The staff at the LP Fisher Public Library in Woodstock, N.B., wanted to do something really unique this year to celebrate Canadian Library Month in October. We also wanted to do a Halloween activity, while being mindful of the many families in our community that don’t celebrate it, or are newcomers to the country and might be uncomfortable with some of our more macabre traditions.
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Question: When do you go “un-tech” when you want to go high-tech?
Answer: When you’re creating a coding program for kids.
That was the strategy Assistant Branch Manager Claire Rust applied when she designed the Beginning Coding Concepts program for kids at the Mid-Continent Public Library Blue Springs South Branch. Instead of building the program around computers, Rust opted for manipulatives and tabletop games to introduce the concepts behind computer program coding.
eBooks are fun, convenient and ... intimidating. Since publishers have become more accepting of making their eBooks available to libraries, the number of delivery platforms available at each library system has exploded. Each distributor has their own apps and tricks for use, sometimes making them difficult for our patrons to navigate.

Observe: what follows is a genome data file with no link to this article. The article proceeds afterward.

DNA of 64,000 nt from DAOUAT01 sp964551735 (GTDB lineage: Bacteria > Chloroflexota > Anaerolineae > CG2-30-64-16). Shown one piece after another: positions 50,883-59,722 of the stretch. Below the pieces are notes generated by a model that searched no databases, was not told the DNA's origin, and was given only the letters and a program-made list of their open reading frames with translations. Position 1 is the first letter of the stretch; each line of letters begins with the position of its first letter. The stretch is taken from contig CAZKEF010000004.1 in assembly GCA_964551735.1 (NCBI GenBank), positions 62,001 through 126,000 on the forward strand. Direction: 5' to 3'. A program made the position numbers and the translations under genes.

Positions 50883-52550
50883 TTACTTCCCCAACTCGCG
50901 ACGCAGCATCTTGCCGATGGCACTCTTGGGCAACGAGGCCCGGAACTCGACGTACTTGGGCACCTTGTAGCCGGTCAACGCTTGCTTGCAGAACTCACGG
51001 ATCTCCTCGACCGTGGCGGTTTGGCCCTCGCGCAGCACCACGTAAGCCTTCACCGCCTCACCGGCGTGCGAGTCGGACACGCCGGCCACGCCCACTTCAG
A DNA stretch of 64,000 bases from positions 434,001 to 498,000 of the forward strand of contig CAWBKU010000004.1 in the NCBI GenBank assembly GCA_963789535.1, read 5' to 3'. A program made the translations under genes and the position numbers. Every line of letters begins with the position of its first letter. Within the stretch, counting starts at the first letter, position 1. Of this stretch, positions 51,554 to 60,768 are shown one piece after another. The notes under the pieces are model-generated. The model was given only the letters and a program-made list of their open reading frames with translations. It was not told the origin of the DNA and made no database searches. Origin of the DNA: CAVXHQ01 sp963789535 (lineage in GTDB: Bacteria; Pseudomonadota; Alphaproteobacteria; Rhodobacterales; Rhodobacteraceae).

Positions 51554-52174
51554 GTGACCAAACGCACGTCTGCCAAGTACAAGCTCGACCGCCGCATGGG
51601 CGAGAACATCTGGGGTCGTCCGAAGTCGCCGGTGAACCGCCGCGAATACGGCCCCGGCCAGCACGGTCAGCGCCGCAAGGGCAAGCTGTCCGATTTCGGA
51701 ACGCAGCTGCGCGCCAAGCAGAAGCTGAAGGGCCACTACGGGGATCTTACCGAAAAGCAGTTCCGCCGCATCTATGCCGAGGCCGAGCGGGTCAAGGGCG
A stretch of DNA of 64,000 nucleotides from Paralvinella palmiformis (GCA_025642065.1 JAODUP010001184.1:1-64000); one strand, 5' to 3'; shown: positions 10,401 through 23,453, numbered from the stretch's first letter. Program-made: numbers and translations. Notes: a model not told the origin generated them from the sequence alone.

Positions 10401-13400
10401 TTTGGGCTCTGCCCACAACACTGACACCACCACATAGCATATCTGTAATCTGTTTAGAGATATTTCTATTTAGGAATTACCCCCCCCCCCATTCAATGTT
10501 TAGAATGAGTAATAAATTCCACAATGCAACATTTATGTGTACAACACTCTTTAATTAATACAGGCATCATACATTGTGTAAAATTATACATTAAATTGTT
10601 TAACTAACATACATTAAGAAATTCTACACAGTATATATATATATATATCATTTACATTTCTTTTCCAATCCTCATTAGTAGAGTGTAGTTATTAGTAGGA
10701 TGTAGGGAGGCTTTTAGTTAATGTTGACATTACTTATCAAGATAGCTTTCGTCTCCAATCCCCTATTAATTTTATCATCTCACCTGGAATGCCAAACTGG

Questions people may have about eBooks
My library system offers four different eBook and eMagazine platforms. Last month, I took on the challenge of developing and teaching a class about downloading and enjoying eBooks from our Library.
Now is the perfect time to start planning some fun holiday library programs for teens. 2015 was the inaugural year of the Holidaze Crafts for Teens program at my library, where teens made their own holiday gifts to give to family and friends. It was a great success.
This year for Canadian Library Month, we decided to go big! Every week we had a new activity with chances for our patrons to win prizes (books and a tablet). For the first week of October, we invited young patrons to illustrate what the library means to them and proudly displayed their creations in our children's department all month long. Every drawing gave them a chance to win a book.
Today I am thankful for conversations and program-sharing that happen when librarians can get together to support and expand upon each other’s work. That’s exactly what happened on Thursday, Oct. 6, when the Academic Library Association of Ohio’s Diversity Interest Group hosted its annual workshop at the State Library of Ohio.